Set in a futuristic, dystopian Capitol of Panem, the occupants are divided into districts, and each year, two young members of each district will fight to the death in a twisted game.
The Hunger Games is one of the most famous trilogies out there, made even more popular by the film series starring Jennifer Lawrence.
The Stand by Stephen King
This scientific take on the apocalypse follows a small group of survivors that must now live in a barren world torn apart by evil forces.
The Stand is brilliantly written and uncovers the blurred line between good and evil and tells a heart-wrenching story of those who are manipulated by this new society and its regulations.
The Lord of the Flies by William Golding
You’ve probably heard of this novel and possibly been put off by its appearance on your school curriculum, but The Lord of the Flies is a classic for good reason.
It is a fantastic novel that delves into the consequences of wrongdoing, following the survival stories of a group of British boys who get deserted on an island. They create their own social structure, rules, and laws, and exploit the fact that no adults are around.
Golding brilliantly intertwines a utopian premise with a dystopian reality, as the innocent beliefs and actions of these boys develop into something much more sinister.
Delirium by Lauren Oliver
This innovative novel follows the life of a young girl who lives in a society that claims love to be a disease.
Struggling with the normal adolescent problems any girl faces, she must battle with her own emotional desires and the regulations of society. Will she obey or will she rebel?
Delirium is one in a series of dystopian novels by Oliver, all of which have been best-sellers and have captivated readers from the first chapter.
Red Clocks by Leni Zumas
Red Clocks is a brilliantly authentic novel that discusses the new law banning abortion across America. This dystopian novel flirts with reality, especially with the Roe vs Wade case recently sparking new debates.
The novel follows five completely different women, each with different beliefs, ages, and personalities. It covers themes of motherhood, fertility, pregnancy, crime, and even witchcraft.
Tender is the Flesh by Agustina Bazterrica
As a virus sweeps across the world, making all meat inedible, humans succumb to cannibalism. Tender is the Flesh explores the social and psychological elements behind desperation and uncovers what life would be like if cannibalism was normalized.
Marcos works in the slaughtering business and this story tells of his experience working hands-on in the slaughterhouses. Torturing, eye-opening, and harrowing – this novel is a must-read for all dystopian fans.
Borne by Jeff Vandermeer
Borne tells the story of a post-apocalyptic city. After conflict and drought have destroyed the city she lives in, Rachel is one of the few survivors who must navigate this new society.
Riddled with scientific danger and new creatures, biotechnology has made this world impossible to live in. But will Rachel manage it?
Red Rising by Pierce Brown
This dystopian society is run through a caste system, determined by color. Darrow is a ‘Red’ and, like all Reds, has been ordered to make Mars inhabitable for human survival.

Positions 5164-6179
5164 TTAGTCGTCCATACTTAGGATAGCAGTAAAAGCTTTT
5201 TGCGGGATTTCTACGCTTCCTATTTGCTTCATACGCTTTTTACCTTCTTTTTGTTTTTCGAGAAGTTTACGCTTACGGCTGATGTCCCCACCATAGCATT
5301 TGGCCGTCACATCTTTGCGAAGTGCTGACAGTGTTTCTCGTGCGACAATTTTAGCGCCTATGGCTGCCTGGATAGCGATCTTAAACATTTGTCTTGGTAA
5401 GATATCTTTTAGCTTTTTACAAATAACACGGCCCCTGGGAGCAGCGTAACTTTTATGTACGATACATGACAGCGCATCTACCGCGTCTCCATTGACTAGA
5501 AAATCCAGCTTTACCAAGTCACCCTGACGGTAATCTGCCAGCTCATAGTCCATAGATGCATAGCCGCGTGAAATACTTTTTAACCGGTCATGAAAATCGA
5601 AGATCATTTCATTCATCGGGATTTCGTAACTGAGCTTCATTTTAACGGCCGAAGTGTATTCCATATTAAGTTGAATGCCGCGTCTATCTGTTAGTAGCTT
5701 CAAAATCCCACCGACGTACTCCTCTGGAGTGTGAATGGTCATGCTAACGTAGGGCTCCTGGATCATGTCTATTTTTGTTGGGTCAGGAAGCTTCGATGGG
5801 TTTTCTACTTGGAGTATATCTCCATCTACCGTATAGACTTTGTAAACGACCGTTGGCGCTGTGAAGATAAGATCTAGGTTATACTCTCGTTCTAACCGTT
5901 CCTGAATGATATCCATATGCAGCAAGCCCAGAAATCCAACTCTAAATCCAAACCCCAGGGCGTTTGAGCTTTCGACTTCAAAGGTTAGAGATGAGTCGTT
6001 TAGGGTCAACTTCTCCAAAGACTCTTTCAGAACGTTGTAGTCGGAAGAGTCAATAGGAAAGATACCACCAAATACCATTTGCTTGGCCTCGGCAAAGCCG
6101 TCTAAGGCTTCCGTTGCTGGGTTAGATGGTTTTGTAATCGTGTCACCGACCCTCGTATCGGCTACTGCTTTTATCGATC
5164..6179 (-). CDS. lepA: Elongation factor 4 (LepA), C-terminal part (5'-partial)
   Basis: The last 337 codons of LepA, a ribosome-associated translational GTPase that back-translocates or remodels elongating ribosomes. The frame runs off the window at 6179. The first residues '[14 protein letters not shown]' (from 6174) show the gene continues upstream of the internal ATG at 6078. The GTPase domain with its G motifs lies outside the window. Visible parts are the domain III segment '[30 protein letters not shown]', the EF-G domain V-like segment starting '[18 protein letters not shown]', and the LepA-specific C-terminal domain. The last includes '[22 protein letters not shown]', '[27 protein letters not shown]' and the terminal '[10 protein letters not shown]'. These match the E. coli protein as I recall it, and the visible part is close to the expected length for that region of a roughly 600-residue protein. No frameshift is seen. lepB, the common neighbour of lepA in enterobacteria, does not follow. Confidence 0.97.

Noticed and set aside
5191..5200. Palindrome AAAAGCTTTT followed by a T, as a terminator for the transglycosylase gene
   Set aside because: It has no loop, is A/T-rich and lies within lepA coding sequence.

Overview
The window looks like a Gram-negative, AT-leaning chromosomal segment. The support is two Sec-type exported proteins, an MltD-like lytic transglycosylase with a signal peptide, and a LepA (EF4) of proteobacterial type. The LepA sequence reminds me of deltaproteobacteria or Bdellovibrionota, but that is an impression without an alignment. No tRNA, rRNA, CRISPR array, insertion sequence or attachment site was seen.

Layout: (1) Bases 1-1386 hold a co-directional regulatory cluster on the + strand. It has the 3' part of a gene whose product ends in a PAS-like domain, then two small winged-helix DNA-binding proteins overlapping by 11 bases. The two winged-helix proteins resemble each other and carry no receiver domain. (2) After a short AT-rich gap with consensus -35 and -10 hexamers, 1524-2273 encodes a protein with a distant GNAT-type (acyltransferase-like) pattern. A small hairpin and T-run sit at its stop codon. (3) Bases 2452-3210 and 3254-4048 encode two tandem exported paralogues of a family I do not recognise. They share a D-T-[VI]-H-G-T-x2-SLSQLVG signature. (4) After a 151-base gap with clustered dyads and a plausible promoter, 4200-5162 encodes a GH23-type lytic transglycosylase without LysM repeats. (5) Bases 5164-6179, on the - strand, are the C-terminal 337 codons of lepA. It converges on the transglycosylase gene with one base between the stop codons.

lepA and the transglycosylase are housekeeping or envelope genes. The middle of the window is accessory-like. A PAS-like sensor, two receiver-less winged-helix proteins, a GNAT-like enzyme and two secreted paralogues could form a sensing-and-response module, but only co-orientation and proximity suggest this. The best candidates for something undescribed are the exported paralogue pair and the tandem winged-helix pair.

He knows that this may better the lives of his children and their descendants but his current life is plagued by inequality and he works as a slave.
Red Rising is a brilliant novel inspired by many real stories of racial inequality and slavery, but Brown puts a science-fiction spin on these classic stories and creates a dystopian masterpiece, suitable for any reader.
The Giver by Lois Lowry
This story is set in a society dominated by censorship, conformity, and regulation. The Giver focuses on 12-year-old Jonas, who is given the responsibility of memory.
He is challenged with the memory of his people’s history and uncovers the dark truth behind the society he knows so well.
So that was our list of 5 books like Fahrenheit 451.
We hope that our guide has helped you to select your next book through the dense and thrilling genre of dystopian literature.
If you still have some questions, keep reading for our short Frequently Asked Questions section below.
Frequently Asked Questions
What Is A Dystopian Novel?
A dystopian novel is usually a novel that takes place in the future in a ‘utopia’ that has gone wrong.
Dystopian novels often explore the worst of humanity and act as cautionary tales.
What Was The First Dystopian Novel?
The first dystopian novel is often debated, but some people believe it to be either Gulliver’s Travels by Jonathan Swift or The Last Man by Mary Shelley.
What Is Dystopian Fiction?
Dystopian stories often describe extreme situations in which characters are severely oppressed or repressed. They typically have a strong message and can be difficult and triggering to read.
What Is The Opposite Of Dystopian Fiction?
Utopian fiction – it explores characters living in ‘perfect’ circumstances.
What Are Some Of The Main Themes Explored In Dystopian Fiction?
Dystopian themes are broad-ranging, but typically include oppression, restricted freedom, limited identification options, poverty, fertility, and anarchism.
Why Was Fahrenheit 451 Controversial?
The novel was deemed anti-Christian and was graphic about drug use.
Is Fahrenheit 451 Hard To Read?
The language in Fahrenheit 451 is not difficult to understand, but the themes can be triggering.